“That will not be necessary. I trust the ship's quarters are equipped with replicators and that there is a dining facility on board. We will meet at the briefing you are to give me on my meeting at Starfleet headquarters.”
“I wanted to brief you over dinner.”
The ambassador raised a brow.
“It shows you're a welcome guest,” Kirk said.
“Ah. I will join you in that case. It is not common to mix business and courtesy on Romulus, and as such I did not see your invitation for what it was.”
“Meet me tonight at eight.”
Apparently apologies were also not a Romulan habit, Kirk thought. It was going to be a difficult four days.
Spock eyed the human as he walked down the hall in what seemed to be a very defensive manner. He concluded that his own direct approach to social situations must have been interpreted as offensive. While he had not intended to offend but was merely being practical, it had apparently granted him the upper hand in the situation as the other man tried to childishly display his dominance. He stored the information away as knowledge on human interaction, bound to be useful in the future. Today, however, it was not his intention to irk this man. He vowed to be more careful lest it cost him the negotiations. As menacing as his people acted, they could not presently afford a war, and the ambassador would have to push the right buttons with the Federation to ensure that there would not be one. He settled in the quarters appointed to him to mull over his course of action in both the next few days as well as the negotiations.
That evening, the ambassador arrived at the captain's quarters right as the latter did. Kirk opened the door and waited. When the ambassador wouldn't move, he motioned for the man to go inside.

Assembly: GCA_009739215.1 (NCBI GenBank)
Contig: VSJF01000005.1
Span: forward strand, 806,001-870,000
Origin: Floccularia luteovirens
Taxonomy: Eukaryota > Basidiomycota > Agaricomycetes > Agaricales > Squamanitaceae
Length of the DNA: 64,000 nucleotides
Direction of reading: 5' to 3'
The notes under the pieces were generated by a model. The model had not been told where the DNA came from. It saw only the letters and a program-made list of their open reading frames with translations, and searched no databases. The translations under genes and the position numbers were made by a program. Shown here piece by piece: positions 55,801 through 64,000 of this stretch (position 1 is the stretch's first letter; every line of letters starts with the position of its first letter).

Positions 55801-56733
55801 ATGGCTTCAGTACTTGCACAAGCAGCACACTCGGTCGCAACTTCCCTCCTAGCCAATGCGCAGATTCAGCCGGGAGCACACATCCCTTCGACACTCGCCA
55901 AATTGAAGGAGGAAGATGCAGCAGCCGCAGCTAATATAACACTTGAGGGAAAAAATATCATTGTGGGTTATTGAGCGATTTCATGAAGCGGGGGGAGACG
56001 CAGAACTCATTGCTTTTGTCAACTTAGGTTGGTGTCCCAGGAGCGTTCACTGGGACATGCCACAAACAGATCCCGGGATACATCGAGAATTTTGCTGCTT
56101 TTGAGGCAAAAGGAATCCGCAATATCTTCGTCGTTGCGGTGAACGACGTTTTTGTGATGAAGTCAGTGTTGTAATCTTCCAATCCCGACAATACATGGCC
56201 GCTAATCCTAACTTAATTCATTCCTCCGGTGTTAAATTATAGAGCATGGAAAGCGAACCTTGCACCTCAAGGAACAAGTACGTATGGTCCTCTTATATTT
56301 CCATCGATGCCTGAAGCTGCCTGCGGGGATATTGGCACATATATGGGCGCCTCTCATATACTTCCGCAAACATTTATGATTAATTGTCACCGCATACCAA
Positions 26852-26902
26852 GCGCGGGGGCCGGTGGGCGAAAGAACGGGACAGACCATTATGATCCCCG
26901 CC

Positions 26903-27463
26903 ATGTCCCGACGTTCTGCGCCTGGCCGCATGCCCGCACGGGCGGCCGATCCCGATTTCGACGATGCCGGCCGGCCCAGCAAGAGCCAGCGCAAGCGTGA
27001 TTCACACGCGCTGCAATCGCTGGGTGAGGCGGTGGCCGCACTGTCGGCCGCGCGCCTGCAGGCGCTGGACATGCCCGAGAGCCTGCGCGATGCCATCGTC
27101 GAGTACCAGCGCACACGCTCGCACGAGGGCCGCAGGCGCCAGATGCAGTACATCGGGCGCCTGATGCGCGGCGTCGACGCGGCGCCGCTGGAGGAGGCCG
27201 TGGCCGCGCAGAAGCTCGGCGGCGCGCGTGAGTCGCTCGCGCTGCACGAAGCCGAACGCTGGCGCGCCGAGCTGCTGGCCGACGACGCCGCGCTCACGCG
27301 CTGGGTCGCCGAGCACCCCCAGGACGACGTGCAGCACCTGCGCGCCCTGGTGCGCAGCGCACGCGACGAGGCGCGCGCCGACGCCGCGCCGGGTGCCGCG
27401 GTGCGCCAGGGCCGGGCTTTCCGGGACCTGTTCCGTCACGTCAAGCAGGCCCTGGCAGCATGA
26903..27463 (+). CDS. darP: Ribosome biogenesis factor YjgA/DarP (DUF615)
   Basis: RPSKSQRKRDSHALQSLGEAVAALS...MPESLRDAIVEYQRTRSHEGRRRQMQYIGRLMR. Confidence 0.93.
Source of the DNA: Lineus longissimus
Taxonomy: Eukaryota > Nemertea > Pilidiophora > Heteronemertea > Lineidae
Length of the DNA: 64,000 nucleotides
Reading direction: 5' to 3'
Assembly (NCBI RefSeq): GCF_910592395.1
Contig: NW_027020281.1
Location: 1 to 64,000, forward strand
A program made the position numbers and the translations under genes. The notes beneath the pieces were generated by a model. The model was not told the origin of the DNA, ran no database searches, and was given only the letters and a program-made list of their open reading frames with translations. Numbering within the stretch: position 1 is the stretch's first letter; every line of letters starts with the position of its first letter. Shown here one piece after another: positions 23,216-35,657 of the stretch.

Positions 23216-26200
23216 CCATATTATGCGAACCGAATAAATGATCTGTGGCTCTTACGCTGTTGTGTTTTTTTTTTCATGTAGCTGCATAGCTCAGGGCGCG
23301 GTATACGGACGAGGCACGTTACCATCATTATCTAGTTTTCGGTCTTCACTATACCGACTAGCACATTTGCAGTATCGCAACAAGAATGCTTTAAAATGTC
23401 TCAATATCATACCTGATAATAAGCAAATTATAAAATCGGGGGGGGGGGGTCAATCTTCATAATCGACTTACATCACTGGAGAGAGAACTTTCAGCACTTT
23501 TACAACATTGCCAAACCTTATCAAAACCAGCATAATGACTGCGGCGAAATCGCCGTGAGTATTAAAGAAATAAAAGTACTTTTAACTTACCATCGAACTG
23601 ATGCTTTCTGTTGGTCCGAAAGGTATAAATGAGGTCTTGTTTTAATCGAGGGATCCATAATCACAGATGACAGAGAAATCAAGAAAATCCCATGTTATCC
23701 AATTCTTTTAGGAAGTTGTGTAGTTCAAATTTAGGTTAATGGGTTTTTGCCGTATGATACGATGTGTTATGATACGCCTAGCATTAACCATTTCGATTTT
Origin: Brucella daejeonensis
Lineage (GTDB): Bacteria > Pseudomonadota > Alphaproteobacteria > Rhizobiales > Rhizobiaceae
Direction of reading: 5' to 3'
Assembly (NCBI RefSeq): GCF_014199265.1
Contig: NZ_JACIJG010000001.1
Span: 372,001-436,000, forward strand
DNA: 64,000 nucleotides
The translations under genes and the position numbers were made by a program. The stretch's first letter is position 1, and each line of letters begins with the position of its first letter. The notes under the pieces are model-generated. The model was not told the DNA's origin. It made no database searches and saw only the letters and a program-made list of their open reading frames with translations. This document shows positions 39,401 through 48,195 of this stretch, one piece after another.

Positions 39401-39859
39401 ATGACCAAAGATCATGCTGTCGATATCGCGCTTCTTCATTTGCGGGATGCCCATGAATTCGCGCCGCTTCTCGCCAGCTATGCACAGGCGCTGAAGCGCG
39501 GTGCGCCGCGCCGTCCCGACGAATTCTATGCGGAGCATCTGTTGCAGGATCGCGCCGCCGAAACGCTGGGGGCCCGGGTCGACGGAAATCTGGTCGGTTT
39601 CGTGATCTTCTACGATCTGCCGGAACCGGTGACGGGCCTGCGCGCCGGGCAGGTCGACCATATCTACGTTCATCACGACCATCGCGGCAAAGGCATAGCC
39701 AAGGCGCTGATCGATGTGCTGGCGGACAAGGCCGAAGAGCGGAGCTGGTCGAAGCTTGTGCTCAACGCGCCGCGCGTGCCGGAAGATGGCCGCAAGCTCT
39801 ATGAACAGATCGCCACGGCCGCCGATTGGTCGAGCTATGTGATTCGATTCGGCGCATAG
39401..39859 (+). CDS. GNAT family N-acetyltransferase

“You first, Mr. ambassador. It would be rude to break protocol,” Kirk said with a smile. While a briefing was official business, he was receiving the ambassador informally. He thought maybe a joke would break the tension, but was mortified when he found no trace of humor in the other man's face.
Spock raised an eyebrow. This was not diplomatic courtesy on Romulus, where an ambassador never went into the room first, as proof of good intentions. That went doubly for official business. Actually, it stemmed from an old use where the dignitary in question wanted to avoid getting attacked from behind, but that aspect of the gesture had long since stopped being important. Now it was simply a cultural habit. It was unfortunate there had not been more information on Federation customs, especially Terran ones, available to him so misunderstandings like this one could have been avoided. He now realized that the man's meager presentation when introducing himself was perhaps simply the way of his people. Maybe the man had taken offense to his own formal introduction. He went ahead of Kirk, pausing at a chair for a moment, wondering what protocol would state in this situation. However, pondering it would be useless as clearly either man was not familiar with the other's etiquette. He sat down and gestured to the other chair.